As for appeals, after a league official (other than Goodell) makes a decision to either fine or suspend a player for on-field malfeasance, an appeal of that fine or suspension is no longer heard by a paid official in the league office. Rather, an independent arbitrator, jointly appointed by the league and the NFLPA, will hear evidence and issue a ruling upholding the imposed penalty, imposing a different one, or striking it altogether. The use of an independent arbitrator increases the chance that a suspension, like Reed’s, will be overturned because the arbitrator will not be privy to imposing strict liability for any dangerous hits, but will likely look at both intent and that player’s particular history. Unfortunately, such a remedy is is not available to those, like the implicated Saints, who are in the league’s crosshairs for off-field matters. Goodell still has the right to judge appeals for off-field conduct, though as in the case with the Saints players, he may choose not to do so.
Armed with fresh knowledge regarding the intricacies of player discipline under the new CBA, we can now examine fantasy owners’ top priority, namely, which players are most likely to be suspended going forward. The first group of players below includes those who have previously been cited, fined, or suspended for off-field conduct, such that another misstep would likely result in a meeting with Sheriff Goodell and an ensuing punishment (without the guardian angel of an independent arbitrator to whom to appeal). Generally, these likely culprits include some of the “bad boys” of the NFL, whose previous run-ins with the law have been well-documented:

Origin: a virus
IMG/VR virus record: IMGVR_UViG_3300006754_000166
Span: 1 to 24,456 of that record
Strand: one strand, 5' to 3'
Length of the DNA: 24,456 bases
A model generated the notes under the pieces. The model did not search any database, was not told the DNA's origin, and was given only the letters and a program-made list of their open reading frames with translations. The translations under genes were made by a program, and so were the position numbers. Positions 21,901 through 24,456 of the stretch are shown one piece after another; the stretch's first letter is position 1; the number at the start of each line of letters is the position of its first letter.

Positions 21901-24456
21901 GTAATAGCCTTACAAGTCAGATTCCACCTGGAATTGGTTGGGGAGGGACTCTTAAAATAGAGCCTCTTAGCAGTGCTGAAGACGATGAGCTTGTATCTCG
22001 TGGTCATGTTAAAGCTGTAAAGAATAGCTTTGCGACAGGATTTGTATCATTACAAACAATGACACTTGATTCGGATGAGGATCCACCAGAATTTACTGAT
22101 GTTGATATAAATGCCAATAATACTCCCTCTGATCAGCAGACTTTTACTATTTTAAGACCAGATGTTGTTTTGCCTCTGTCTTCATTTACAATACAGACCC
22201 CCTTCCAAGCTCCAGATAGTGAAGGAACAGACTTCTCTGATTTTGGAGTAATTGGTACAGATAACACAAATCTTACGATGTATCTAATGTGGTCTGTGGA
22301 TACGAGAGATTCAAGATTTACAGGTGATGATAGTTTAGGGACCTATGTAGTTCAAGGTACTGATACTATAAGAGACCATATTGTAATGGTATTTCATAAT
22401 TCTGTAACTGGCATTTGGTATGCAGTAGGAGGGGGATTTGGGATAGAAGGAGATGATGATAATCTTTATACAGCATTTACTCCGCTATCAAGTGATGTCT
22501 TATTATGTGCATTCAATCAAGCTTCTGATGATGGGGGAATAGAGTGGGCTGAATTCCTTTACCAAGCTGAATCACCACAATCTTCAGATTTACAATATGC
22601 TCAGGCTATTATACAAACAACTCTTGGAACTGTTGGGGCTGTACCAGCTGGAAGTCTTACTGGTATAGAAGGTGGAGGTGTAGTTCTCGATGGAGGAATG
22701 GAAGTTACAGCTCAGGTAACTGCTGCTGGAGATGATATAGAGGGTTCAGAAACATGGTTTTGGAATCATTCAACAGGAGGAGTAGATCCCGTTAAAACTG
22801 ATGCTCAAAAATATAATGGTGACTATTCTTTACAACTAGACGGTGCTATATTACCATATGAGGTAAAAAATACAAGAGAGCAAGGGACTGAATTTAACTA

The second group of players includes ones who have previously been cited, fined, or suspended for dangerous hits or unsportsmanlike conduct. If these players are found to have been engaging in prohibited on-field conduct, they will at least have the chance of seeing their suspensions reduced or overturned after the arbitrator’s review:
This is not an exhaustive list, but the players listed above certainly should be on notice that, given their history, another dangerous hit could be punctuated not only with a hefty fine, but with also a suspension. Further, given the NFL’s recent focus on the health and safety of its players in the wake of damning concussion studies, this crackdown on dangerous hits to the neck and head area is bound to continue. As a result, fantasy owners with any of the players listed above should be aware that having a solid backup on their roster might be a wise decision with the threat of suspension looming in the background.
Justin Fielkow is an attorney at the Franklin Law Group in Northfield, Illinois, a Chicago suburb. Justin attended Tulane University Law School and obtained a Certificate in Sports Law. He has been writing for Rotowire since 2008, first while at the University of Wisconsin, then and still as the beat writer for the New Orleans Saints, and now as a featured columnist providing insight twice a month into the legal side of sport with a fantasy spin.